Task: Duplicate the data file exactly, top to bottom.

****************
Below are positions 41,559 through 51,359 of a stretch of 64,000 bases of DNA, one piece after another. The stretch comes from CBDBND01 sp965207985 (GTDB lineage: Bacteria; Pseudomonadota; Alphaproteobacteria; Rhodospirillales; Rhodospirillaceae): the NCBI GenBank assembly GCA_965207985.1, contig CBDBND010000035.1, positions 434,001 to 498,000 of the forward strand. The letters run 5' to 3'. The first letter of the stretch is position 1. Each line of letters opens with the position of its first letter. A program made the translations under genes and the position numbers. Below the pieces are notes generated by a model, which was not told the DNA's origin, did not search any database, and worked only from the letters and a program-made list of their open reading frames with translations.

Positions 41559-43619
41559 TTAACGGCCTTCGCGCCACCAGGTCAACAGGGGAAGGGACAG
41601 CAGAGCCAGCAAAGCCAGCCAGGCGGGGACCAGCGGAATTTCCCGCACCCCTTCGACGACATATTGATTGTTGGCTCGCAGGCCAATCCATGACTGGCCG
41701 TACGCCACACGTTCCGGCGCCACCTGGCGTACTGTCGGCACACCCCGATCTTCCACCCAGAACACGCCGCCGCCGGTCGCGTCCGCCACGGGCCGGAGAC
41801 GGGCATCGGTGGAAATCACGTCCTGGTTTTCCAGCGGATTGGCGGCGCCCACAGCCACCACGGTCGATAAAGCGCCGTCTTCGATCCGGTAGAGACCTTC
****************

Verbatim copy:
Below are positions 41,559 through 51,359 of a stretch of 64,000 bases of DNA, one piece after another. The stretch comes from CBDBND01 sp965207985 (GTDB lineage: Bacteria; Pseudomonadota; Alphaproteobacteria; Rhodospirillales; Rhodospirillaceae): the NCBI GenBank assembly GCA_965207985.1, contig CBDBND010000035.1, positions 434,001 to 498,000 of the forward strand. The letters run 5' to 3'. The first letter of the stretch is position 1. Each line of letters opens with the position of its first letter. A program made the translations under genes and the position numbers. Below the pieces are notes generated by a model, which was not told the DNA's origin, did not search any database, and worked only from the letters and a program-made list of their open reading frames with translations.

Positions 41559-43619
41559 TTAACGGCCTTCGCGCCACCAGGTCAACAGGGGAAGGGACAG
41601 CAGAGCCAGCAAAGCCAGCCAGGCGGGGACCAGCGGAATTTCCCGCACCCCTTCGACGACATATTGATTGTTGGCTCGCAGGCCAATCCATGACTGGCCG
41701 TACGCCACACGTTCCGGCGCCACCTGGCGTACTGTCGGCACACCCCGATCTTCCACCCAGAACACGCCGCCGCCGGTCGCGTCCGCCACGGGCCGGAGAC
41801 GGGCATCGGTGGAAATCACGTCCTGGTTTTCCAGCGGATTGGCGGCGCCCACAGCCACCACGGTCGATAAAGCGCCGTCTTCGATCCGGTAGAGACCTTC